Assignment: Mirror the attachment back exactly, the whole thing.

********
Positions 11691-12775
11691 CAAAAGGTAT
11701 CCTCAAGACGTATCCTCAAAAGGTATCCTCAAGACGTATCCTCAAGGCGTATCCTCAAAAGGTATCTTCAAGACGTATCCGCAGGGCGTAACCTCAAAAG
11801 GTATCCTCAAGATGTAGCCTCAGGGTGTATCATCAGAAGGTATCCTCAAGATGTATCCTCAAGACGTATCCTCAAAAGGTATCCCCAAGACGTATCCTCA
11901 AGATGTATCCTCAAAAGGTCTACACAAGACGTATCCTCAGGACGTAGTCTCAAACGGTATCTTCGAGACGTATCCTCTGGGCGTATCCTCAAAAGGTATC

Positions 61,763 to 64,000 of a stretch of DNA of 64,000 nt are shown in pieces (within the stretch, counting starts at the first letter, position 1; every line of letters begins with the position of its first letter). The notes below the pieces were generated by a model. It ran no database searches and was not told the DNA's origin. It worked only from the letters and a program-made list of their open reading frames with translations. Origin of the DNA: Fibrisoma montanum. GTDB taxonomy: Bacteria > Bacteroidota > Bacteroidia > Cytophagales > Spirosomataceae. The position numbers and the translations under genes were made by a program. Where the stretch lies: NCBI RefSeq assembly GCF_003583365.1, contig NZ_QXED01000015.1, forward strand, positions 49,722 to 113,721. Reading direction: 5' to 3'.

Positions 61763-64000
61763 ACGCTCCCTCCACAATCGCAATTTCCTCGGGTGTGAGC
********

Positions 11691-12775
11691 CAAAAGGTAT
11701 CCTCAAGACGTATCCTCAAAAGGTATCCTCAAGACGTATCCTCAAGGCGTATCCTCAAAAGGTATCTTCAAGACGTATCCGCAGGGCGTAACCTCAAAAG
11801 GTATCCTCAAGATGTAGCCTCAGGGTGTATCATCAGAAGGTATCCTCAAGATGTATCCTCAAGACGTATCCTCAAAAGGTATCCCCAAGACGTATCCTCA
11901 AGATGTATCCTCAAAAGGTCTACACAAGACGTATCCTCAGGACGTAGTCTCAAACGGTATCTTCGAGACGTATCCTCTGGGCGTATCCTCAAAAGGTATC

Positions 61,763 to 64,000 of a stretch of DNA of 64,000 nt are shown in pieces (within the stretch, counting starts at the first letter, position 1; every line of letters begins with the position of its first letter). The notes below the pieces were generated by a model. It ran no database searches and was not told the DNA's origin. It worked only from the letters and a program-made list of their open reading frames with translations. Origin of the DNA: Fibrisoma montanum. GTDB taxonomy: Bacteria > Bacteroidota > Bacteroidia > Cytophagales > Spirosomataceae. The position numbers and the translations under genes were made by a program. Where the stretch lies: NCBI RefSeq assembly GCF_003583365.1, contig NZ_QXED01000015.1, forward strand, positions 49,722 to 113,721. Reading direction: 5' to 3'.

Positions 61763-64000
61763 ACGCTCCCTCCACAATCGCAATTTCCTCGGGTGTGAGC